U.S. Air Force Master Sgt. Christopher Paul Macfadden, section chief with the 51st Logistics Readiness Squadron fuel information service center, climbs up a fuel tank ladder at Osan Air Base, Republic of Korea, Jan. 17, 2019. The flight of approximately 60 Airmen and civilian employees are responsible for fueling more than 1,400 government operating vehicles and aircraft on base. (U.S. Air Force photo by Staff Sgt. Sergio A. Gamboa)
U.S. Air Force Master Sgt. Christopher Paul Macfadden, section chief with the 51st Logistics Readiness Squadron fuel information service center, climbs up a fuel tank ladder at Osan Air Base, Republic of Korea, Jan. 17, 2019. The flight of approximately 60 Airmen and civilian employees are responsible for fueling more than 1,400 government operating vehicles and aircraft on base. (U.S. Air Force photo by Staff Sgt. Sergio A. Gamboa)

Get gassed up

by Staff Sgt. Sergio A. Gamboa
51st Fighter Wing Public Affairs

OSAN AIR BASE, Republic of Korea -- Much like a good breakfast to get the day started, vehicles and aircraft run on an energy of their own. To produce that energy, they need to be powered with their most important meal of day: fuel.

This is where members of the petroleum, oil and lubricants 51st Logistics Readiness Squadron fuels management flight apply their skillsets to get the engines running. The flight is responsible for fueling more than 1,400 government operating vehicles and aircraft on base.

“They say Osan is a walking base, but the majority of the units here rely on vehicles to get their mission done,” said Master Sgt. Christopher Paul Macfadden, section chief with the 51st LRS fuels information service center.

To ensure their mission does not fail, the flight of approximately 60 Airmen and U.S. and Korean civilian employees work with 14 fuel trucks to get fuel to aircraft and gasoline dispensaries for government vehicle refueling.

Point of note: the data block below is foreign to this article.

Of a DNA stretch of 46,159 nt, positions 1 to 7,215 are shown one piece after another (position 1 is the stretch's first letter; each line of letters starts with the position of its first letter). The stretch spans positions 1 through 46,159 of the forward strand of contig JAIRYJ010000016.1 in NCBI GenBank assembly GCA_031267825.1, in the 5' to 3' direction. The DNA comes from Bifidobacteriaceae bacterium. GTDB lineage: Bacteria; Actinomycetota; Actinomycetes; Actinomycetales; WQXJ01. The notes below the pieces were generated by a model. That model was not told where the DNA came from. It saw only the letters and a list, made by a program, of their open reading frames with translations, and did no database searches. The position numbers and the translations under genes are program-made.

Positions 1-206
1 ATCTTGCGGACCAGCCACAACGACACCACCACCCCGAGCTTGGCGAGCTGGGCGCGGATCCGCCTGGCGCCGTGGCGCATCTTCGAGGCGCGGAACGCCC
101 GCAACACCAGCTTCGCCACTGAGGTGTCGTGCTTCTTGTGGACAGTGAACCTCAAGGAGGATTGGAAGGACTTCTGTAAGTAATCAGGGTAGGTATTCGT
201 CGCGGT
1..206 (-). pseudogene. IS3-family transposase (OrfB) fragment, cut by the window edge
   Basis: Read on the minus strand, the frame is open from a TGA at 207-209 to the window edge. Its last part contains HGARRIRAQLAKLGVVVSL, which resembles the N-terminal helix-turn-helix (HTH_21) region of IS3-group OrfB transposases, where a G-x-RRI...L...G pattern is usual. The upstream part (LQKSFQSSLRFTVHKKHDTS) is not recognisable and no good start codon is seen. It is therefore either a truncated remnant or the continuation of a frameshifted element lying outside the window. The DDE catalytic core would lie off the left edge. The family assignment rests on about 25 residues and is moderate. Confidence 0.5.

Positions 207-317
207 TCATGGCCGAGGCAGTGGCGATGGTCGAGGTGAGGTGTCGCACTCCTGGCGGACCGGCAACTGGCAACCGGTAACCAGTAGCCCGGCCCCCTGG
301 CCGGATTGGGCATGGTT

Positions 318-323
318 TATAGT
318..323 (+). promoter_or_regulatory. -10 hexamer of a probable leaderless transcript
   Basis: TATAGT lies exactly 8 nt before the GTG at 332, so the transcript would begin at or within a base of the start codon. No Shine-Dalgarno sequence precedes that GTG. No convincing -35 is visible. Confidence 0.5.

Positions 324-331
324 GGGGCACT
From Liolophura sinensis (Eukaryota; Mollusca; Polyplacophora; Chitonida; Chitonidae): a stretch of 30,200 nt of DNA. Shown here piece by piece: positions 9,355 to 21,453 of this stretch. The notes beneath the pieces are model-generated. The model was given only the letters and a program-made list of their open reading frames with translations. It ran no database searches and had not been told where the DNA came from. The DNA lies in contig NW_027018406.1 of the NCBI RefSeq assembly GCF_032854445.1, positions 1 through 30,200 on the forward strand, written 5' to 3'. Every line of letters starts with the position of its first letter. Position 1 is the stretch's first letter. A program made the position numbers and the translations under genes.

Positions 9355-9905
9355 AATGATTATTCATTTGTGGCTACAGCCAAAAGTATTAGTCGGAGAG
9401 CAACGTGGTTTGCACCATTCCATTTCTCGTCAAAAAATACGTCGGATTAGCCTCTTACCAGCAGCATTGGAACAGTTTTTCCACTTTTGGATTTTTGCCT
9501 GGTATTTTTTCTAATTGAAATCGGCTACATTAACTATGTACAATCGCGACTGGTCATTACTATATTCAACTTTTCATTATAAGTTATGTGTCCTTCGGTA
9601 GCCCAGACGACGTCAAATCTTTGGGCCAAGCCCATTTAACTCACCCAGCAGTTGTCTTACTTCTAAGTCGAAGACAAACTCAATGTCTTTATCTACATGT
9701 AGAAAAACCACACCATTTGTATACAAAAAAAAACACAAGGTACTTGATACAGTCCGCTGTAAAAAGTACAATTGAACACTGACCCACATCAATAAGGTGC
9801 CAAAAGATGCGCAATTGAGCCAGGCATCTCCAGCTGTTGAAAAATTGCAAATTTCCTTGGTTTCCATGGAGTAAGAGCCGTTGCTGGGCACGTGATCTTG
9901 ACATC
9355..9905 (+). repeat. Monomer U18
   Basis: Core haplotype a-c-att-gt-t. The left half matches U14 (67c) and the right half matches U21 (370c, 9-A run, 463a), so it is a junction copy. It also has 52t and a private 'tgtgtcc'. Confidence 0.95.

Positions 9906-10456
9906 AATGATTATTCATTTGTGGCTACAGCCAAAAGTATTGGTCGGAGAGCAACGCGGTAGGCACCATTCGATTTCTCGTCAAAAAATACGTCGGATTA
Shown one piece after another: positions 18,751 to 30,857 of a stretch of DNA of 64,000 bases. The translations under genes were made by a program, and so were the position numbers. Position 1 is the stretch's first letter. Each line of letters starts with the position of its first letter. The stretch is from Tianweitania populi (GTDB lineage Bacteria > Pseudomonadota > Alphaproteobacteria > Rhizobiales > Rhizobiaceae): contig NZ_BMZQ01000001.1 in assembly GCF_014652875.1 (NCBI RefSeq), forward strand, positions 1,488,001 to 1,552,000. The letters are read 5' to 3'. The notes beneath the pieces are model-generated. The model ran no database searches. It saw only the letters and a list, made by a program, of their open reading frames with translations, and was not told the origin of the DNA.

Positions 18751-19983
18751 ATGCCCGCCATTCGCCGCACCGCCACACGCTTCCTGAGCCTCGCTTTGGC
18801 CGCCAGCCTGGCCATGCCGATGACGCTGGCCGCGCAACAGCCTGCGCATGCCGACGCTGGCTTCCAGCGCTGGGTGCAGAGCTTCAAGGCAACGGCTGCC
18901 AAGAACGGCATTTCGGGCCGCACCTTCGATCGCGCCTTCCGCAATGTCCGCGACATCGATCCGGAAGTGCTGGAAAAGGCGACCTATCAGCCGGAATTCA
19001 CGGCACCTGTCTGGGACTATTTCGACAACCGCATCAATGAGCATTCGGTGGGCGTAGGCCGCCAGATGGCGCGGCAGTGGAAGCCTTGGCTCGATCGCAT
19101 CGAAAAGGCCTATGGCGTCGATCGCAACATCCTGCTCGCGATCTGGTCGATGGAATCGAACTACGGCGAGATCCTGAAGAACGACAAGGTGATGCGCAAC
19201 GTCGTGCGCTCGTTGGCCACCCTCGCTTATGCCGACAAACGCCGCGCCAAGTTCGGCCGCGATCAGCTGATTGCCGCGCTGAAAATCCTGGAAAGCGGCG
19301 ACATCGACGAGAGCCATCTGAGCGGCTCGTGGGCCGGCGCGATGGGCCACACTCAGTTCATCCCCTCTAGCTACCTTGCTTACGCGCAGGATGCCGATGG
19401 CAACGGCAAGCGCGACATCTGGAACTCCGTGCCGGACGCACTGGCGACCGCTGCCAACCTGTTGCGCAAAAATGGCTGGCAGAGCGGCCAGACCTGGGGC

“We have a great working relationship with our local nationals,” said Master Sgt. Jay Elledge, fuels operations section chief with the 51st LRS. “If we didn’t have the synergy, it could affect our ability to get fuel from one place to another.”

Throughout the year an estimated 23 million gallons of fuel is delivered and used at Osan, to include jet fuel, diesel and gasoline.

“Without POL, pilots are just pedestrians,” said Macfadden. “We are one of, if not, the most important resource on the base.”

The flight outputs roughly a million gallons of fuel to its assets monthly.

“Part of maintaining a healthy system is ensuring we have system integrity,” said Elledge. “Recently, we have contracted the cleaning of our bulk fuel tanks to ensure we can issue clean, dry fuel to our customers.”

The unit makes sure fuel is ready at moment’s notice and contaminant free by filtering it and inspecting for water, dirt or debris to avoid mission delay.

“It’s not the most glamourous job, we understand that,” said Elledge. “We are out there driving those big green ugly fuel trucks, but we look at them like Mercedes because they are our pride and joy. What we have in the back of the trucks is a sought out commodity and without that fuel, aircraft aren’t flying and are just static displays.

“Our POL Airmen are amazing and perform at a high level,” Elledge added. “We’ve got America’s sons and daughters over here making things happen and ensuring Osan is ready to fight tonight.”

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